There was more graphic blood-letting in the evening with SUSPIRIA, looking more amazing than ever in its new restoration. It did bring up one of the few complaints you hear about Il Cinema Ritrovato: the duration of introductions. Here we had the cinematographer and the director of the forthcoming remake banging on for forty minutes, each lengthy observation requiring laborious translation. It would have made a fine seminar earlier in the day, but was too much for this venue. The thing that really upsets me is when they show something child-friendly in the Piazza Maggiore and you see kids falling asleep before the movie even starts, coshed by the somnolence-inducing pre-match analysis.

But all was forgiven once Argento (before he became a surprise hero of the #MeToo movement) started slashing up his cast. Incidentally, why is the first victim named “Pat Hingle”? If that’s a hommage, it’s a very strange one.

A Handbag?

Posted in FILM with tags , , , , , , , , on August 27, 2014 by dcairns

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Valerie Hobson, unlucky in love — at 17, she married Henry Frankenstein, and at 38 she married John Profumo and became a classic Tory wife, standing fragrantly by her man as he became embroiled in a sex scandal that brought the government down. In between, she played the wife of James Robertson Justice in VOICE OF MERRILL, which we watched in a moment of weakness. (Network UK provide an invaluable service to cinephilia by releasing all these duff movies and TV shows. Some are actually good.)

JRJ brings the only entertainment to be had in VOM, playing an irascible playwright with a heart condition, a sort of Waldo Lydecker acid wit specialist. But the sight of his heart pills clues us in to the fact that he’s likely to fade out before the movie does, and we’re left with the insipid leads and some workaday investigating officers. Valerie may be fragrant and decorous, but she’s never exactly interesting unless the script works hard to make her so — even playing an adulteress, she’s a little dull.

What I wanted to talk about is the opening murder scene. Director John Gilling, who made a name for himself later at Hammer but had been around for ages, writing for Tod Slaughter and Arthur Lucan (and Bela Lugosi), begins and ends the sequence on two rather curious notes. First, we follow a pair of shoes, stalking the streets of nocturnal London — a time-honoured cliché that’s unlikely to raise eyebrows in itself. Yet it goes on so long it becomes hilarious, starting to resemble some avant-garde experiment in audience endurance. Next, a sultry secretary is shot and in the affray a vase of flowers is toppled. Gilling pans from the tabletop with the spreading puddle of water, to where the water is now drip-dripping to the floor. And ends the scene with a closeup of the water dripping into the victim’s handbag.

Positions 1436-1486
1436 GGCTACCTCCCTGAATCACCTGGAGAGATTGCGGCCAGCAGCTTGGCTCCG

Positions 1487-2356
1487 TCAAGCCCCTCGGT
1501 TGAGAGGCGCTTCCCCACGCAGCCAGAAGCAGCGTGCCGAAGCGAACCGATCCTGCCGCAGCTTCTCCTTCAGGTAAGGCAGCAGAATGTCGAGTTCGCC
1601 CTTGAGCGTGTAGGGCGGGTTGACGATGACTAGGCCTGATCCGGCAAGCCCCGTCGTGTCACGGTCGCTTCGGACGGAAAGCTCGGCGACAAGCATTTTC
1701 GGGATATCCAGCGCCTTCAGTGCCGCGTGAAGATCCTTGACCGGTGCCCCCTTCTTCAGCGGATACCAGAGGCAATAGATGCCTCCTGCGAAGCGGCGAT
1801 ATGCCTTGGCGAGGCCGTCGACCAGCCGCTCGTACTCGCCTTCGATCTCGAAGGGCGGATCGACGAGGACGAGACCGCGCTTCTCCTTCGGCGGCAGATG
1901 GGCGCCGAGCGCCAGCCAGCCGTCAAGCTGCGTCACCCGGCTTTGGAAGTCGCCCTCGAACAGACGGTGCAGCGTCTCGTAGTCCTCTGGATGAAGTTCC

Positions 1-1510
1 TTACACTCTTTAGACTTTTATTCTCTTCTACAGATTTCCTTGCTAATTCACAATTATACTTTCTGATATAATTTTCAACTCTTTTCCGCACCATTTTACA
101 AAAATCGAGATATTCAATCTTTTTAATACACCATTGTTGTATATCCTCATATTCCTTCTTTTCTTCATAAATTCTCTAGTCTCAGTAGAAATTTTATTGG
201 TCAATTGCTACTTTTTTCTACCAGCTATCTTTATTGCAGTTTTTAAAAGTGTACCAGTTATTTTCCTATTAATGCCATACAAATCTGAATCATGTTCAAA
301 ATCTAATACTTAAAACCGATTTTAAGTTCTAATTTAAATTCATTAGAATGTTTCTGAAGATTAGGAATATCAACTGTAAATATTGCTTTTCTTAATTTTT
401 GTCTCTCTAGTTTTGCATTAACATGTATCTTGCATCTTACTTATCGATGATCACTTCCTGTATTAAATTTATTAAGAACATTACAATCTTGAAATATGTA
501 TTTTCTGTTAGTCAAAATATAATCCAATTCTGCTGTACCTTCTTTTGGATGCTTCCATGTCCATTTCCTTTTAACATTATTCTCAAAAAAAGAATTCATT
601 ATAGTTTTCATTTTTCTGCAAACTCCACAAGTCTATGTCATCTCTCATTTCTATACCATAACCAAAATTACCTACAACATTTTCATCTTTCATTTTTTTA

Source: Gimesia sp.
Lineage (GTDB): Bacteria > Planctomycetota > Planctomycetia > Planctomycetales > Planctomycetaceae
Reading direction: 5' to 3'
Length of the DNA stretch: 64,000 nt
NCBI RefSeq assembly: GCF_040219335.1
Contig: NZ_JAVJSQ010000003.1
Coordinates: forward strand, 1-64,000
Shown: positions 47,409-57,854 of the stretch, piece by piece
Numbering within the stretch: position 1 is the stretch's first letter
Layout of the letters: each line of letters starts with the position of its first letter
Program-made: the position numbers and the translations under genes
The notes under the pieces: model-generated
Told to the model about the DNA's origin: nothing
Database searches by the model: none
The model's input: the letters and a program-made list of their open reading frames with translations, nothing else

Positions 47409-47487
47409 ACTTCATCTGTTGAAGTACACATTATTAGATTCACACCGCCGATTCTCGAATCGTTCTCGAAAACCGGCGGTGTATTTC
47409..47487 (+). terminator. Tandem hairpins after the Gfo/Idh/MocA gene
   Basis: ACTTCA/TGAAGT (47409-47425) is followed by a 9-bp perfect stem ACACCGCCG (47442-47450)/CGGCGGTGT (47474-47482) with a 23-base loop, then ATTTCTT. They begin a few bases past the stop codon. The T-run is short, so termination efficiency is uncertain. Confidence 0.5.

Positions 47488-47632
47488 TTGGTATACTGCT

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What’s this about? I know purses make excellent sexual symbols, qua MARNIE, but this is just bizarre. If it’s intended to be sexual, it’s WAY too explicit. Then there’s a discomfort about seeing the leather splashed with non-drinking water. The trope of the mobile camera, scanning a crime scene like an investigator, is another time-honoured cliché, but tradition has it that we must end on an element redolent with significance. There’s no clue to the handbag. The water doesn’t make it any more important.

Had Gilling begun the scene AFTER the murder, the handbag might have made an excellent opener. I recall Eisenstein writing in The Short Fiction Scenario that a murder scene might begin with a shot of a shoe on the floor. The audience asks “Hello! Why is there a shoe on the floor?” and they are intrigued, ensnared. Well, they wouldn’t ask that in our flat, where Fiona, the Imelda Marcos of Leith, has covered the entire floor with shoes. Rather than stepping over them, it is easier to step into them, and cross the room slipping into a different pump with every step. No wonder I couldn’t find my bank card when I dropped it.

“Hello! Why is water dripping into a handbag?” we would have asked, a useful question which the scene could have answered by panning UP to the spilled vase, and then onto the corpse. Instead of asking this, we ask a lot of useless questions with no answers, most of them concerning Gilling’s grasp of visual storytelling.

Of course, if we want to give Gilling credit for being a second Bunuel, the wet handbag might have a defense. Think of the mucky stick in GRAN CASINO. “The effect was marvelous,” wrote Don Luis.